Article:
Originally Posted by ARROW-AV
But that's simply due to the fact that CMD does not support 4:4:4 chroma subsampling, so when you turn CMD on it automatically downconverts and outputs as 4:2:2
So what we are seeing here is the difference between 4:4:4 and 4:2:2 chroma subsampling settings with the QBF test pattern. This is also why you are getting those alternating THICK and THIN lines with some of the colours by the way
Hence, unless you are viewing content that's 4:4:4 you should not see any difference with actual video content when CMD is turned ON as opposed to OFF
Try this to confirm... Set your source device to output as 4:2:2... Then output the QBF test pattern... And toggle between CMD ON and CMD OFF... I'm willing to bet that now you won't see any difference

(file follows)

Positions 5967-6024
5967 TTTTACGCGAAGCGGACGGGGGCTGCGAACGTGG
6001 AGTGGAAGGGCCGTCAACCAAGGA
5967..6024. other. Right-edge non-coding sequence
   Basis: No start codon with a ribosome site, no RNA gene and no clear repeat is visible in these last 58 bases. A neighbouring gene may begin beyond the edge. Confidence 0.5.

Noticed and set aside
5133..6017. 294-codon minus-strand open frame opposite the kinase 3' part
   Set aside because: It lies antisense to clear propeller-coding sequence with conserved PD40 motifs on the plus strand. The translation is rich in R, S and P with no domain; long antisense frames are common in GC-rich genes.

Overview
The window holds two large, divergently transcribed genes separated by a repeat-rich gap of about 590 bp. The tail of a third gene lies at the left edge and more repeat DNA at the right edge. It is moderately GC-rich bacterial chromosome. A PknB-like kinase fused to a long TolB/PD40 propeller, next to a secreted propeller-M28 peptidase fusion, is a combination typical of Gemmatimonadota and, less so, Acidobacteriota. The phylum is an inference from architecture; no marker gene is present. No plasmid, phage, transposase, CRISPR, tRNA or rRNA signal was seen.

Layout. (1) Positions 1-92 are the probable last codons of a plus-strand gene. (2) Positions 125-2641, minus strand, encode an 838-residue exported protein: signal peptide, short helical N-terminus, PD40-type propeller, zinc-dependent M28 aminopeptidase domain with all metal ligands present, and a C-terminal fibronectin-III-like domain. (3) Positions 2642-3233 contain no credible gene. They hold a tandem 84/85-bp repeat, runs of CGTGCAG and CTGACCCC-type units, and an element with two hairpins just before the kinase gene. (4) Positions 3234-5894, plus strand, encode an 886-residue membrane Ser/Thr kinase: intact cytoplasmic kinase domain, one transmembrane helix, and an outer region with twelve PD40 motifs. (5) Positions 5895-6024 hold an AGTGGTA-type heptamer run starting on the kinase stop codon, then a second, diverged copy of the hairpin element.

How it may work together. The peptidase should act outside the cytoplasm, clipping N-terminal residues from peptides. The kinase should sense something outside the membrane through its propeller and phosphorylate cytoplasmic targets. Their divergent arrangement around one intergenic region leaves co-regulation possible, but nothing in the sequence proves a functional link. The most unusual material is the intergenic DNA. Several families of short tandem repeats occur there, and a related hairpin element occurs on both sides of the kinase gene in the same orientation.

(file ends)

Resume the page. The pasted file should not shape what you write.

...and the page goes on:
I'm glad Woofer posted some comparison photos, mine turned out OK, but not as sharp.
I experienced the same thing with the colour space, although at first I didn't see a difference at all, but after reading things here I realize now that I forgot that I had not set the HTPC to 4:4:4, hence why I was getting the thin and thick lines and not seeing any difference between CMD, off or on.
I did reset my convergence though so things look even better now !
I'm looking forward to watching "Lucy" for the second time with my shiny new JVC, it's just light years ahead in sharpness and colour saturation, and now with HDR ! (or as good as HDR can get on a projector with out spending 1/2 million dollars).
I shallow continue to wallow in my SOE, or upscaled frame rate conversion as it should be described as, IMO.
Anyone here that uses frame interpolation on "high" (I know you're out there).
Watch the opening scene of the panning sand dunes on "X-Men apocalypse", if I remember correctly my 300es made an absolute mess of this, while the JVC dealt with it, with it ease !
Sony hasn't updated their FI engine at all, so I'm sure that odd scene is still going to be mess on a Sony.